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Embracing the Luck of the Irish: Exploring the rich of traditions of St. Patrick’s Day.

Embracing the Luck of the Irish: Exploring the rich of traditions of St. Patricks Day.

March 17 is the traditional celebration of St. Patrick’s Day, which has been celebrated by many since 1631 when the Church established a Feast Day honoring St. Patrick. It also celebrates the arrival of Christianity in Ireland and the heritage and culture of the Irish. One tradition includes wearing green an American tradition, that started in the early 1700s. It was believed that wearing green made one invisible to leprechauns and those who did not wear any green would be pinched.


Parades on St. Patrick’s Day are also common as people come together wearing the colors of the Irish Flag (green, orange, and white). These parades are large and exciting with floats, bands, performers, live animals, and more. Cleveland has an annual St. Patrick’s Day Parade. The parade is on Sunday of St. Patrick’s Day, and starts at 2:04. The parade begins at the intersection of Superior Avenue and East 18th St. and will travel south down Superior Ave. The parade theme this year is Ireland: One Island, One Nation.


According to “The Irish Road Trip”, The Cleveland Parade isn’t just any other St. Patrickś’s Day parade. It is the 5th most attended in the country as of 2024, only topped by New York, Chicago, Boston, and Philadelphia. With an average of 450,000 – 500,000 attendees and about 10,000 people actively involved in the parade, this year is celebrating its 175th anniversary.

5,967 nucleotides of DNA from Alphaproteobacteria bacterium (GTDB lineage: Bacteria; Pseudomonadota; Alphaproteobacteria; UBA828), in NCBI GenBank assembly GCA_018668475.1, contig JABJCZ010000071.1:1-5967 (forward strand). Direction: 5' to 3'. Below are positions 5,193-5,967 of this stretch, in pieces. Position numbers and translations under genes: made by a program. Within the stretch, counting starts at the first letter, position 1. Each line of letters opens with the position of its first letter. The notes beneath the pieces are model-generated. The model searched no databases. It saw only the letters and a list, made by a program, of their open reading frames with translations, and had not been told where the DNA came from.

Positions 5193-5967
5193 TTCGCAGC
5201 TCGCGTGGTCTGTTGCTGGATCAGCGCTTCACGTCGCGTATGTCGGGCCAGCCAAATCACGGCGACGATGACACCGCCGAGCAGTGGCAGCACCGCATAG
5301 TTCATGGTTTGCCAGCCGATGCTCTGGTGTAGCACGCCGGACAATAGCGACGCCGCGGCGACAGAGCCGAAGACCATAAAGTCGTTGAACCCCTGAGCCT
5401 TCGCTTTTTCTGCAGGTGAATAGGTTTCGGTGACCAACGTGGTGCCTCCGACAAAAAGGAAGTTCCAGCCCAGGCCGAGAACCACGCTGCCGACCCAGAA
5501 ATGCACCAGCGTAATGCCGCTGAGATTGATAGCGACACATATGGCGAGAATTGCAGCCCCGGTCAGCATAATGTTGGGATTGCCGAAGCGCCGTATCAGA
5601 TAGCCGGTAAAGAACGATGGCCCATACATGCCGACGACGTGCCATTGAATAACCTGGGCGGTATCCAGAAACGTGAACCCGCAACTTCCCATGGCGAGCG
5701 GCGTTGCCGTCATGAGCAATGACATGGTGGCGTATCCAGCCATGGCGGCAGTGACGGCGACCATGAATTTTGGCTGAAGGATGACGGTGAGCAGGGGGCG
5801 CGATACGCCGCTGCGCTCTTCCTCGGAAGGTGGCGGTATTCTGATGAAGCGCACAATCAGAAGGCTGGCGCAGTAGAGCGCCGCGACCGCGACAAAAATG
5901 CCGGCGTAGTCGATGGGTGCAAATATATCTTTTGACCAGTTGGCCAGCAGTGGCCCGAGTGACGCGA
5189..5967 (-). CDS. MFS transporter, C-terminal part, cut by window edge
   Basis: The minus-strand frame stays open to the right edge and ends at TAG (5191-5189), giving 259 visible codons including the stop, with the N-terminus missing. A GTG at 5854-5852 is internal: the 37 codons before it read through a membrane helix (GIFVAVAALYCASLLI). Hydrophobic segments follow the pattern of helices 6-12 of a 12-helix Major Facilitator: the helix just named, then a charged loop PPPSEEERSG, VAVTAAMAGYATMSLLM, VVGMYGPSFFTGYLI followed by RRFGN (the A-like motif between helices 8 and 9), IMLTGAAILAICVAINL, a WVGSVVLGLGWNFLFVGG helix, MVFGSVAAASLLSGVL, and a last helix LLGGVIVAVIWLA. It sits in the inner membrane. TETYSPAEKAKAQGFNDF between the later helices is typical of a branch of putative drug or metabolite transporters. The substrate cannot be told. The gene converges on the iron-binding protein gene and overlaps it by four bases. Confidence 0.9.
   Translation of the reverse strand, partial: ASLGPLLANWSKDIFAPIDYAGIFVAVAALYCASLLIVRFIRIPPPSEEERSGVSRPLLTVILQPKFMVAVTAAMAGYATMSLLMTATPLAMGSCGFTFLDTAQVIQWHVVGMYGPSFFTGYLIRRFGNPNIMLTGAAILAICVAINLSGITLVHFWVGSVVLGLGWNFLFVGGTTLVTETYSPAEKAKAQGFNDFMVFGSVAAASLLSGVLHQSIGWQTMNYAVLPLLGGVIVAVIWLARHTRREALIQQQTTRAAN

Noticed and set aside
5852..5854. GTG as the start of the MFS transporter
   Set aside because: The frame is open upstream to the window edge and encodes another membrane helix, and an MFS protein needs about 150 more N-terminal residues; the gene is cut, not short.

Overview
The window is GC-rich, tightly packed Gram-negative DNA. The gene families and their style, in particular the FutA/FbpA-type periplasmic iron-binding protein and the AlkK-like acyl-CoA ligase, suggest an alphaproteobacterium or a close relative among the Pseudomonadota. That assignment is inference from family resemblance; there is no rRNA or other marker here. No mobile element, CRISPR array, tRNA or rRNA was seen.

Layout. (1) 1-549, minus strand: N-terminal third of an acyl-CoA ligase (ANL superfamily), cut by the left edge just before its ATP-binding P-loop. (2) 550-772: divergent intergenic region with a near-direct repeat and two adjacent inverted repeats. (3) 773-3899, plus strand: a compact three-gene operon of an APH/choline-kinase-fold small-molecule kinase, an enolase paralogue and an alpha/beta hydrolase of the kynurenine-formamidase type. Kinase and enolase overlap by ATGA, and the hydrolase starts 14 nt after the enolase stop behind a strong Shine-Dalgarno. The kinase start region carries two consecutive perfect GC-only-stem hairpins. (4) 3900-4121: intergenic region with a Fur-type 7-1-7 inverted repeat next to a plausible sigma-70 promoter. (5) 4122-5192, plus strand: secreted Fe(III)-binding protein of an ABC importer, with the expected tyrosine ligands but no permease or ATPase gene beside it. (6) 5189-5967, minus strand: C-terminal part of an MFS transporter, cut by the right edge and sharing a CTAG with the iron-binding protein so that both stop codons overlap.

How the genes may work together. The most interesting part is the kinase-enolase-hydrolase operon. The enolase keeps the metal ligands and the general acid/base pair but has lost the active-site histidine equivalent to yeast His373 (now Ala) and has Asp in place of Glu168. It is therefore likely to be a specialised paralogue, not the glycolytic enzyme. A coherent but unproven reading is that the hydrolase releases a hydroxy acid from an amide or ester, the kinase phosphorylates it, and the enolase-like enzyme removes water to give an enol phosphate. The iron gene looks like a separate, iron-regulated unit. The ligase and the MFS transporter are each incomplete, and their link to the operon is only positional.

Many people who used to live in Ireland immigrated to America making it a holiday, where even if people are not Irish or from Ireland, they can still celebrate it and enjoy the fun traditions. Ella Rundo, Freshman, says “We celebrate with our family friends who are Irish.”


Small creatures called leprechauns are associated with the holiday as they wear green and have red hair and a beard. The origin of Leprechaun is believed to have originated in ancient Irish mythology, where they were known as “luchorpán,” meaning “small body.” They are believed to be found at the end of a rainbow with a pot of gold. 


A common St. Patrick’s Day tradition is for the kids to believe that a leprechaun came into their house and either left behind chocolate or dyed the dog or the milk and other objects green. The leprechaun can also be sneaky and leave behind a mess or footprints. 


As a result, kids try to catch him in the hope of some gold. Leprechaun traps are made every year before St. Patrick’s Day and are left out the night before. These can be made with cardboard boxes and  a shiny coin, or something to lure the leprechaun. So far, no one has been successful in catching the well-known leprechaun. 



Amelia Elting, junior, says she celebrates St. Patrick’s Day by, “eat[ing] corned beef and boiled potatoes/cabbage.” This is the traditional St. Patrick’s Day meal because these food items were inexpensive when the Irish made their way to America, so it is what they often ate. So the Irish-American consumption initiated its association with Ireland and the holiday of St. Patrick’s Day. 


Every year families on St. Patrick’s Day sit down and have this traditional dinner together and truly enjoy their luck. Kenny Whitten, Senior, says he “Go[es] to a party and celebrates with family.”


Students at Brecksville Broadview Heights were asked what they do to celebrate St. Patrick’s Day. Some students say they dye their dogs, have an Irish-themed dinner, attend parades, pull pranks and act mischievous like the leprechaun, make traps to catch leprechauns, and get the shamrock shakes at McDonald’s.  


Of the students interviewed, 65% celebrate St. Patrick’s Day. 73% of the students, regardless if they celebrate or not, follow the tradition of wearing green on St. Patrick’s Day. 


St. Patrick’s Day has the reputation of being a holiday where people come together and celebrate all the luck in their lives and who knows, maybe you will find a four-leaf clover?

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About the Contributor
Teagan Markovic
Teagan Markovic, Staff Writer
Teagan is a senoir at BBHHS. This is her first year as a Hybreeze staff member. Teagan is part of Huddle, S.A.D.D, Key Club, and Track and Field. Teagan is excited to write for the Hybreeze!

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